custom roll pan with led lights on the rear of the custom apple candy red 1955 chevy.

The custom roll pan with led lights really cleans up the rear of the truck.

The moment Todd heard that his dad, Ray Pearce, owner of R&R street rods, got a sweet little ’55 chevy pickup on a trade deal for some land, he instantly set his sights on owning the truck. It didn’t take him long to compile a list of must-haves for the ’55. The truck’s blue paint and small back window were the top two items he wanted to change. 

Custom steering wheel of polished chrome and black leather cover

Kindig-IT chrome door handles sit flush to the truck's body

With the flush design of the Kindig-IT chrome door handles, it cleans up the exterior with style and functionality all in one.

Todd got his wish to alter the cab and the color when the truck was involved in a small fender bender. He took the truck to the guys at R&R Street Rods to review the damage. The plan was to swap out the 1955 cab for a 1957 cab with a big back window. It wasn’t going to be a simple swap, but the guys at R&R worked their magic and did the metal work to get the newly acquired 1957 ready for paint.

While the truck was in the shop, Todd had Brandon Arnold work his metal craftsmanship smoothing the dash and vents in front of the windshield. Brandon did not stop there, though, he also shaved the drip rails and firewall and custom-fabricated a one-off roll pan for the rear of the truck. Todd’s dad, Rick, even got his hands on the project and made a custom hideaway license plate assembly. Todd didn’t stop there, instead of just leaving the factory door handles to stick out like an eyesore, a set of Kindig-It Deisgns door handles were worked into the door skins to give it a smooth, functional look.

Detail of the custom interiors, showing the embossed flame design on the leather

Once all of the metal fabrication was completed, Todd took his truck to Hack Shack in Rogers, Arkansas, to have the body sanded and prepped for PPG Vibrant Candy Red paint. To accent the custom paint, a set of ghost flames were sprayed. Once completed and the truck out of the paint booth, Todd was truly ecstatic on how the exterior turned out.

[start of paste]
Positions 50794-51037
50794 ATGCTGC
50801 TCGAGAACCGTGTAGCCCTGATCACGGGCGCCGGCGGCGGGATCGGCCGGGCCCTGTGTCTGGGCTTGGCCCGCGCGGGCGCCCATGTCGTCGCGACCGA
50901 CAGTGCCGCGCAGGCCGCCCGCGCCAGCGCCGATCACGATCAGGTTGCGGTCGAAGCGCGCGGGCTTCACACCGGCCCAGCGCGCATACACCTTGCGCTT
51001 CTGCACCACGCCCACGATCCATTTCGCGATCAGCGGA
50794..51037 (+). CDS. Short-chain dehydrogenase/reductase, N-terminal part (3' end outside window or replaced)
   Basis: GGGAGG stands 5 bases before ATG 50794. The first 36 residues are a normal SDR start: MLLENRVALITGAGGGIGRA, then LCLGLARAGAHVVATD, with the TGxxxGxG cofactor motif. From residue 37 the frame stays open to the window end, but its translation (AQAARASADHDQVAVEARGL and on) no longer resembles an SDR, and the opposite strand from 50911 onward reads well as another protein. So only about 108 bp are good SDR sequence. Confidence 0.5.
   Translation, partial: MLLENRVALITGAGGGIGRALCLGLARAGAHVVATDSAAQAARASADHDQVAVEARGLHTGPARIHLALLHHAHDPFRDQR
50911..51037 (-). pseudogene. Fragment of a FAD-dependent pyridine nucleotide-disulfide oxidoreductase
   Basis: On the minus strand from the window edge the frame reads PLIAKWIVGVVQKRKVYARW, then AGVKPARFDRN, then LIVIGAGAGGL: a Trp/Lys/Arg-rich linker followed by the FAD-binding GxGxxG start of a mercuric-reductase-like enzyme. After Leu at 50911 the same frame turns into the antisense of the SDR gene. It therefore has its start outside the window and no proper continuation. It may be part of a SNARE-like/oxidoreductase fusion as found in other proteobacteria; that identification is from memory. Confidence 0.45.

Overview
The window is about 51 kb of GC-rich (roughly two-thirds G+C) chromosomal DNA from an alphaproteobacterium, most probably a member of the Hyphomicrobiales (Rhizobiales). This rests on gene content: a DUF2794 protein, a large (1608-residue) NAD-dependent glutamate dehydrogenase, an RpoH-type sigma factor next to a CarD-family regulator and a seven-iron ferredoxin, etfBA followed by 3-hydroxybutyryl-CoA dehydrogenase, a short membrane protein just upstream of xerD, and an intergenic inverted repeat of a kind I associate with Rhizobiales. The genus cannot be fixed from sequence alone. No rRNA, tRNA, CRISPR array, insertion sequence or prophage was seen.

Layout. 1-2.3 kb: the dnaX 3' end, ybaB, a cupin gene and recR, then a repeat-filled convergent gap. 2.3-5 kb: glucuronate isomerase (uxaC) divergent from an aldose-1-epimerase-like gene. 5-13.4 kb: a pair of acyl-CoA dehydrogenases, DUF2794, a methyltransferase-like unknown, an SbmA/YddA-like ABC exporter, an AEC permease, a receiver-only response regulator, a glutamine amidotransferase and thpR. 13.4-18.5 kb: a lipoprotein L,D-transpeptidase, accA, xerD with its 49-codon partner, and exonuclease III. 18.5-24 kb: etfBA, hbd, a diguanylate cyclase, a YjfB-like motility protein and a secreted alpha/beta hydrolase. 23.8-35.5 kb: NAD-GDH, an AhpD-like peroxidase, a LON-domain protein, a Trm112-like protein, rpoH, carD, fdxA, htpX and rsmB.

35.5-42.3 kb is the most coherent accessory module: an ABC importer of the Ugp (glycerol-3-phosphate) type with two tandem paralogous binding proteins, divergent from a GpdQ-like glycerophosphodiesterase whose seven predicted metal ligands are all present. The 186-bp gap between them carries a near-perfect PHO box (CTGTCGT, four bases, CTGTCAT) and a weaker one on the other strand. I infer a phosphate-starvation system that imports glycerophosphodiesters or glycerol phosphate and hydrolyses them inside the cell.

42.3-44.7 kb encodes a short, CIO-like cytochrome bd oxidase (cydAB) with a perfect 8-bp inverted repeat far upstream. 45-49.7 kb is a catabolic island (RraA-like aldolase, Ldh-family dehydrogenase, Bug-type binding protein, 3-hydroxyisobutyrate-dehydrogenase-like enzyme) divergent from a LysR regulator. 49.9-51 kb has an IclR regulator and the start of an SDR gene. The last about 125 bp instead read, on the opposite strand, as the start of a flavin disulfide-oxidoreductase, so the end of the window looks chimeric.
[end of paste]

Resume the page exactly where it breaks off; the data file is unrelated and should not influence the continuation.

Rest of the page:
“ Once Todd could drive the truck down the Arkansas highways, he finally truly enjoyed his masterpiece.”

The custom console showing the reupholstery work and clean design of the panel.

The custom console is a unique interior feature todd added to his truck in addition to reupholstered

smoothed and painted engine bay on the custom 1955 chevy pickup truck.

A smoothed and painted engine bay looks clean and matches the truck’s exterior.

The custom interior made by McCelland Upholstery. Shown is the leather work with embossed flame design on the interior door panel.

It was time to call up his good friends at McCelland Upholstery in Siloam Springs, Arkansas and let them do their work on the interior. A Vintage Air system was installed to keep Todd cool while driving down the highway. One additional interior touch he wanted was a custom console that flowed between the new generation Chevy seat that had also received Black/Grey Ultra Leather hides.


The window and lock controls are located in the center console in addition to the alpine head unit.

To get Todd that cool low look, a Scotts front IFS airbag system replaced the stock setup.  The rear system also received an Airlift bag setup to help get the truck to ride height adjustability he was looking for. To give the truck its overall appearance he had planned for, Todd had Intro make him a set of 18″ Magnum rims to go along with the BFG G-Force T/A KDW tires.

The truck bed showing the custom work done with wood and chrome.

With the truck completed and driving down the Arkansas highways, Todd could now fully enjoy his masterpiece.  He could not have done it without the help of Brandon and his dad Rick. He would like to take the chance to say a big thank you to everyone who had a help in making this ’55 Chevy one clean custom truck that he and his family can enjoy for years to come. ST

Editor’s Note: A version of this article first appeared in the May 2016 print issue of Street Trucks.